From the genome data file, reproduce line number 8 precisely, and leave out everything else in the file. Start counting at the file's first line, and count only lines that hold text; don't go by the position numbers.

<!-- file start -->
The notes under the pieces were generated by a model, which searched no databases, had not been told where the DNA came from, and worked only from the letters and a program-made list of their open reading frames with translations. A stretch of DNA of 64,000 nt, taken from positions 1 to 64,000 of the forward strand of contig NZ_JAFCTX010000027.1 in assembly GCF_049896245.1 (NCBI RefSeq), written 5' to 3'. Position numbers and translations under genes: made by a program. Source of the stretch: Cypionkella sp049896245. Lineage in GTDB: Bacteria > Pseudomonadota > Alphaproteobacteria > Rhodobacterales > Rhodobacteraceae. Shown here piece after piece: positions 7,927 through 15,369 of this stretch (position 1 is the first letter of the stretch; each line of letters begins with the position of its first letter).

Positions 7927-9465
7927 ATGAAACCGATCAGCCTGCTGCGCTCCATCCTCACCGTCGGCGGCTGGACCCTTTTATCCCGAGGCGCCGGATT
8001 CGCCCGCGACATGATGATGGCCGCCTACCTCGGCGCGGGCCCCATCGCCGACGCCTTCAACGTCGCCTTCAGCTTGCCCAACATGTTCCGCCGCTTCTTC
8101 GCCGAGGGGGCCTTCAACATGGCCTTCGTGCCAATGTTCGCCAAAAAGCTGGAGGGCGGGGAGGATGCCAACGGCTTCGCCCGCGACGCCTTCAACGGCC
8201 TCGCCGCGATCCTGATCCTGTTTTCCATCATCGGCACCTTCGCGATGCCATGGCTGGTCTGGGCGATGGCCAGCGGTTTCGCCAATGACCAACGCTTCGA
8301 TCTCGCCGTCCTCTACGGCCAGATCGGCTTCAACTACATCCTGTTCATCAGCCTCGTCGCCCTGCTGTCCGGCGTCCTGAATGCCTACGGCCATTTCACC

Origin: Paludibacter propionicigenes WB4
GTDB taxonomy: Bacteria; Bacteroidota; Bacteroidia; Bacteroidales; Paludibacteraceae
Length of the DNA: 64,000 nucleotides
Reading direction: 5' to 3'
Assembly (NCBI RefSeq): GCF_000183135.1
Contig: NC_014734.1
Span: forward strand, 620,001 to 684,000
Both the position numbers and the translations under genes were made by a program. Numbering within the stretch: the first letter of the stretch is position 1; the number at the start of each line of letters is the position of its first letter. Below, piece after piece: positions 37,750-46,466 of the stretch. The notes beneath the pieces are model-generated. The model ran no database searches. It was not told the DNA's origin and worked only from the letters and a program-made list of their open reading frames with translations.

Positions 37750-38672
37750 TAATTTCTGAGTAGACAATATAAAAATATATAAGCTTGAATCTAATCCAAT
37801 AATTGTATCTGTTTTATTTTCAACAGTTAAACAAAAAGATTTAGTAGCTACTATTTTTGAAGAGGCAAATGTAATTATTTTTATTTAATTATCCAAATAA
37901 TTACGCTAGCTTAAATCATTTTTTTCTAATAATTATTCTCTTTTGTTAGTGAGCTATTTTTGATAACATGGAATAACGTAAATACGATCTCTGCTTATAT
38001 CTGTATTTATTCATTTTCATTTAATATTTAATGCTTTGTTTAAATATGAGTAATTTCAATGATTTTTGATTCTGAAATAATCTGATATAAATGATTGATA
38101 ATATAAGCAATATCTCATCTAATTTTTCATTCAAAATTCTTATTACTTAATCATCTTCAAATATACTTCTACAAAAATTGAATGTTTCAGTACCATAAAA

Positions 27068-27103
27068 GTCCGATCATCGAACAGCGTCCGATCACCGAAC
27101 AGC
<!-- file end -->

Origin: Paludibacter propionicigenes WB4